I have been increasingly appreciative of books that are highly scientific, quote controlled experiments and leverage peer-reviewed papers. This is because there is a lot of written information about motivation techniques which is speculative and/or steeped in tradition.

I’ll define “steeped in tradition” as something that I have personally experienced. I worked in several organizations where the “carrot and stick” method of motivation was highly dominant and was pursued to get more out of their people. In other words, “more money” or “IF you do this, THEN you get that.”

What the book explains scientifically is that this traditional way of engaging employees only works for menial / mechanical / repetitive tasks — and even then, can eventually peter out. If a person has real responsibilities, is required to think creatively, needs to problem solve, etc. — not only does it have a non-effect past a very short term, but it can in fact have a negative effect on the individual’s performance!

How can a negative effect even be possible? Virtually every business in the Western world seems to think compensation is the gateway to employee motivation. Virtually every business is incorrect. The same problem doesn’t just apply to employees: it can apply to your family members or friends (if you try to motivate them).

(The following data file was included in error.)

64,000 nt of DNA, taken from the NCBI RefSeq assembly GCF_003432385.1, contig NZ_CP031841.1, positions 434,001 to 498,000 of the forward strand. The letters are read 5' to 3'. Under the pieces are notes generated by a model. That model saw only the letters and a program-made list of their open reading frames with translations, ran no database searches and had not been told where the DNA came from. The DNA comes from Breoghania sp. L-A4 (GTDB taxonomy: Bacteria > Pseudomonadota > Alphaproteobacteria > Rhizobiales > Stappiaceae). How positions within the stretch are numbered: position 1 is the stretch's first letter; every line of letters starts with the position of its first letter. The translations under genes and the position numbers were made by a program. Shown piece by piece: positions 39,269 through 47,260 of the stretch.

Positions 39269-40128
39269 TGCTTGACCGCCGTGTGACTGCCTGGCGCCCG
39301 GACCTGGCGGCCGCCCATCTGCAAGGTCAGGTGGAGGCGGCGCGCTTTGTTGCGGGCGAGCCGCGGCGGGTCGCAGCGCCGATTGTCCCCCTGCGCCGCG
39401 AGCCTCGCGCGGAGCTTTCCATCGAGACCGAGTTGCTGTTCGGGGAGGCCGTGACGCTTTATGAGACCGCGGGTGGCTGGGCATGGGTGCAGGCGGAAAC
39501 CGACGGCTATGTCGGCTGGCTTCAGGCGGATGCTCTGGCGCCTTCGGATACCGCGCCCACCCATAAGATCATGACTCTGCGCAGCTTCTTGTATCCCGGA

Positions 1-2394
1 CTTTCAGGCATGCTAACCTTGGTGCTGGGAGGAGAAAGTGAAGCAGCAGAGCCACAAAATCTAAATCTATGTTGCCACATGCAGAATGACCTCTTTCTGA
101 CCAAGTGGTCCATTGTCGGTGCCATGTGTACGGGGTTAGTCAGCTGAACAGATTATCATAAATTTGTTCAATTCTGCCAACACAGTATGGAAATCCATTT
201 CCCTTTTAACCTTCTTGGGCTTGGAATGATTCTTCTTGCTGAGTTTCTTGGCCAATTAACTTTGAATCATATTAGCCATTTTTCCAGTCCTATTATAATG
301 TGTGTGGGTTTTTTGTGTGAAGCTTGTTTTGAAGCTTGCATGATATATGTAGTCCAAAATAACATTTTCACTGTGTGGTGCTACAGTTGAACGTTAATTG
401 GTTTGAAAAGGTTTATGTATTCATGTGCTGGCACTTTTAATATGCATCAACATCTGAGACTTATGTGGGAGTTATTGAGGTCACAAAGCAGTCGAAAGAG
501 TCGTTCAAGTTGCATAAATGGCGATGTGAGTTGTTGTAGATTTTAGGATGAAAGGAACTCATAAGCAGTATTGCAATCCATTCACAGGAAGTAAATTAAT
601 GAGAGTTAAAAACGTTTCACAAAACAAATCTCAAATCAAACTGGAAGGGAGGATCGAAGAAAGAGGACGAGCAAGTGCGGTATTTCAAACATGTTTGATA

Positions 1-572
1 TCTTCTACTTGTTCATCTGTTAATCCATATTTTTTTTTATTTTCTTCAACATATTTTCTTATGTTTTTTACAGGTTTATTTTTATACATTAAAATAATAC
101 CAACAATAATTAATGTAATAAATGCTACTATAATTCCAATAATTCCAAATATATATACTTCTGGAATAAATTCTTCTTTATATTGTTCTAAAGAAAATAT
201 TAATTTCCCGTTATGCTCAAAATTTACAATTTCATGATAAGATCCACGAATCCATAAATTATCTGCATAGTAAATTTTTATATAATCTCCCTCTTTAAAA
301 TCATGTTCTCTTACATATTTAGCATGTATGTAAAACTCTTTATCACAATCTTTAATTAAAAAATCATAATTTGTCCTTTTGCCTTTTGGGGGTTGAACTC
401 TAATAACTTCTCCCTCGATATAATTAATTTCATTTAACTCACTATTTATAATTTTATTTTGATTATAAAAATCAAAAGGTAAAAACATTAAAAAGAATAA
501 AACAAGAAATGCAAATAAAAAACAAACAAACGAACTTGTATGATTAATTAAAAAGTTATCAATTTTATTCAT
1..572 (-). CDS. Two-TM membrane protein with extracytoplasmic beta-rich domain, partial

Once “competitive” compensation is given to an employee (which brings a person into neutral motivation), Pink offers the 3 real motivators:

1. Autonomy (you have control over what you do and when you do it)
2. Mastery (you are becoming better and better at something)
3. Purpose (you are working on something that has a greater meaning to you)

I realized that these real motivators are sorely lacking in a lot of jobs. Maybe you have some Purpose working for a hospital, but do you get to choose what you do and are you getting better at it regularly? It helps me understand why employee retention or motivating your teenager can be such a challenge.

The book explains much more in an engaging way.

Book me (Dyniss) to engage your audience with interactive songs.

carrot stick string bait motivation

“If / then” rewards cause limited or negative motivation. Do you know the 3 real motivators? Image “The Bait” via Creative Commons via Flickr via nist6dh.

Is your time worth more than anything else?

Your time could arguably be your most valuable possession. Certainly you have shared some time with somebody before and experienced how meaningful it can be.

When we kindly share our time, we tend to feel better about ourselves, about the recipient and about the relationship with the recipient. It’s quite easy to share time — only the intention is required to begin — and even giving a little bit could have a great effect.

This holiday season, if you want to feel better than you already do, you could try giving a bit of your time to somebody. Anybody.

You already know how to share your time in traditional ways (keep doing that), but here are a few very modern / easy ways:

1. Try writing an email (or replying to an email) using more thoughtfulness and more words than you would normally ever use.
2. Try communicating directly with somebody in more meaningful detail on Facebook or Twitter or Instagram than you normally ever would.
3. Try finding (and then sharing) a link or an attachment of a relevant song, video or article with somebody whom you might not normally share anything with.